The way that Brooklyn-based singer-songwriter Christopher Paul Stelling tells it, Asheville is really where his career began. He worked at Greenlife, lived near Asheville Pizza Company and eventually traded in all of his musical equipment for a nylon-stringed Gibson classical guitar. He credits losing a job in 2008 with propelling him toward his destiny, "because I really wasn't doing anything. I was hanging out," he says. "I knew I wanted to play music, but I was doing anything I could possibly do, except for trying to play music."
Before Asheville, Stelling traveled to Boulder, Boston and Seattle. He grew up in Florida, where he recalls finding old receipts from the Biltmore Estate in a piece of antique furniture. A great-great relative had done business with the Biltmore Dairy at one point, and that connected Stelling to Asheville. So did local artist Dustin Spagnola, who grew up with Stelling in Daytona. Spagnola moved to Asheville first and was "a great ambassador," according to the musician.
But ultimately, what Asheville contributed to Stelling's creative process was the impetus to move to New York. "I came up here and wrote a bunch of songs and now I've made a record," he says. That just-released album, Songs of Praise and Scorn, is 10-tracks culled from Stelling's last several years living in Brooklyn as a songwriter and performer.
The album opens with the rollicking “Mourning Train to Memphis,” all folky storytelling and syncopated strumming. It has trains, dudes who leave, haiku-style allusions to thunder and a sort of rolling blues feel of locomotion under a soot-colored sky.
“Solar Flares,” a standout track, sees Stelling at his hookiest. Here, the thump of finger-style guitar takes on the sway of a boat at sea or a steam engine heading for a distant horizon. That guitar (the one Stelling took when he left Asheville) is often the only accessory to his smoke and saltwater vocal, except for the occasional stomp of his own boots or a soft harmony from his girlfriend, Julia Christgau.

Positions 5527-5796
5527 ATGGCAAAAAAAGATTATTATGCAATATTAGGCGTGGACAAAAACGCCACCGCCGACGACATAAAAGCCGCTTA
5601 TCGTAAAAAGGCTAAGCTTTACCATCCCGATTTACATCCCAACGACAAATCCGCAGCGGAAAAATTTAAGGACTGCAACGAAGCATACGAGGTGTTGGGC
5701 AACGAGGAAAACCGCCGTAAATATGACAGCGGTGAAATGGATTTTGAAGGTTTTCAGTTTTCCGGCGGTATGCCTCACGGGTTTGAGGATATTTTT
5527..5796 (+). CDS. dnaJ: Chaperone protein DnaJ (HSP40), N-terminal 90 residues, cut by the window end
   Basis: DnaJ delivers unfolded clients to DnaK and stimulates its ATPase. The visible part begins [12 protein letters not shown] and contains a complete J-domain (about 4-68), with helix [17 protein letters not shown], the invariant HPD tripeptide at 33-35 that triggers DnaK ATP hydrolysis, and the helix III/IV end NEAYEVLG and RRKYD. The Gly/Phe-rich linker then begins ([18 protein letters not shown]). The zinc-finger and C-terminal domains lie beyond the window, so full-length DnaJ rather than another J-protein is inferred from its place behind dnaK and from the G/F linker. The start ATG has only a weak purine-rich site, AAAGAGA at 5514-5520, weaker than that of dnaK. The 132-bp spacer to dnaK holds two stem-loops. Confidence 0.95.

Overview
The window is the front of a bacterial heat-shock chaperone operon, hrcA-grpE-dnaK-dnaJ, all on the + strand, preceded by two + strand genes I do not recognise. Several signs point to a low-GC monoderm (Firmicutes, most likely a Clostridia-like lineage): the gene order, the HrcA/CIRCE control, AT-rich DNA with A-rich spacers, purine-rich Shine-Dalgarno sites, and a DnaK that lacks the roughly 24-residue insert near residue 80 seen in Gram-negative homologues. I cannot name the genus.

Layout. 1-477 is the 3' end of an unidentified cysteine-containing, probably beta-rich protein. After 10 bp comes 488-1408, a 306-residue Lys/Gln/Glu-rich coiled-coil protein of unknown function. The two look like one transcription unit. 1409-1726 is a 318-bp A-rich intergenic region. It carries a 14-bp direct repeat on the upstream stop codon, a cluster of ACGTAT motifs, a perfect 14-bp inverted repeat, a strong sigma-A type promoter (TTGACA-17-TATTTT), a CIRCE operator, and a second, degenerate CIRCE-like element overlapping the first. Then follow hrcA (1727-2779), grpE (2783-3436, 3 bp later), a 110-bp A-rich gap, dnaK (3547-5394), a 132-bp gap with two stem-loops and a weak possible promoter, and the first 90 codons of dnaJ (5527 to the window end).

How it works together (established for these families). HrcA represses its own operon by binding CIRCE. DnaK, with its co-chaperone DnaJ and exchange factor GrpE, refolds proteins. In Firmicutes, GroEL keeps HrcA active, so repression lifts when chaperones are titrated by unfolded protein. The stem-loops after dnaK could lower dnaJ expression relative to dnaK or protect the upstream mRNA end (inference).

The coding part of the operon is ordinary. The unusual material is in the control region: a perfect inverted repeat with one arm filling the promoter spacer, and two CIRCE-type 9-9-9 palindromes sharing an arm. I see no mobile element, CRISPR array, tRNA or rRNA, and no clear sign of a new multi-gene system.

Scorn is serious about the whole stripped down recording thing. It's bare bones more than lo-fi, all emotions-on-sleeve and exposed to the elements. But at its heart it's a collection of complex stories that borrow from Americana troubadours as much as from sea shanties. Reverb and fuzzed-out electronics have no place on this palette of storm clouds and dusty roads. And Stelling, who doesn't even own a computer, isn't the sort of guy to collect a bunch of effects pedals.
"I love hearing someone and their instrument," he explains. "I'm a realist: I don't like to be tricked." Having spent three years developing his songs and performing live, Stelling says he likes to record in the same way. He finally made it into a studio because a friend in Kentucky offered a rate that he simply couldn't turn down. Scorn was the end result of 40 original tracks whittled down to 10, but those final cuts are a matter of "what you see is what you get," says Stelling. Songs are "like living things. Putting them on a record is kind of like taxidermy."
Some of those numbers that didn't make the cut for Scorn did find their way onto Stelling's recent Daytrotter session. That project is just one of the milestones for the musician who needed a push to get his career in motion. These days, the momentum is picking up. Now that the record is out, Stelling and Christgau are packing up their Brooklyn apartment and heading out on the road (dates include a stop in Asheville en route to a SXSW appearance), much like the roving spirit that Stelling's songs suggest.
"I don't do well with options," he says. "I've never had a plan B. I've made it where I have no easier way out. I have no choice but to do this."
— Alli Marshall can be reached at email@example.com.
who: Christopher Paul Stelling (Emily Easterly opens)
where: The Get Down
when: Tuesday, March 6 (9 p.m., $5. http://www.getdownavl.com/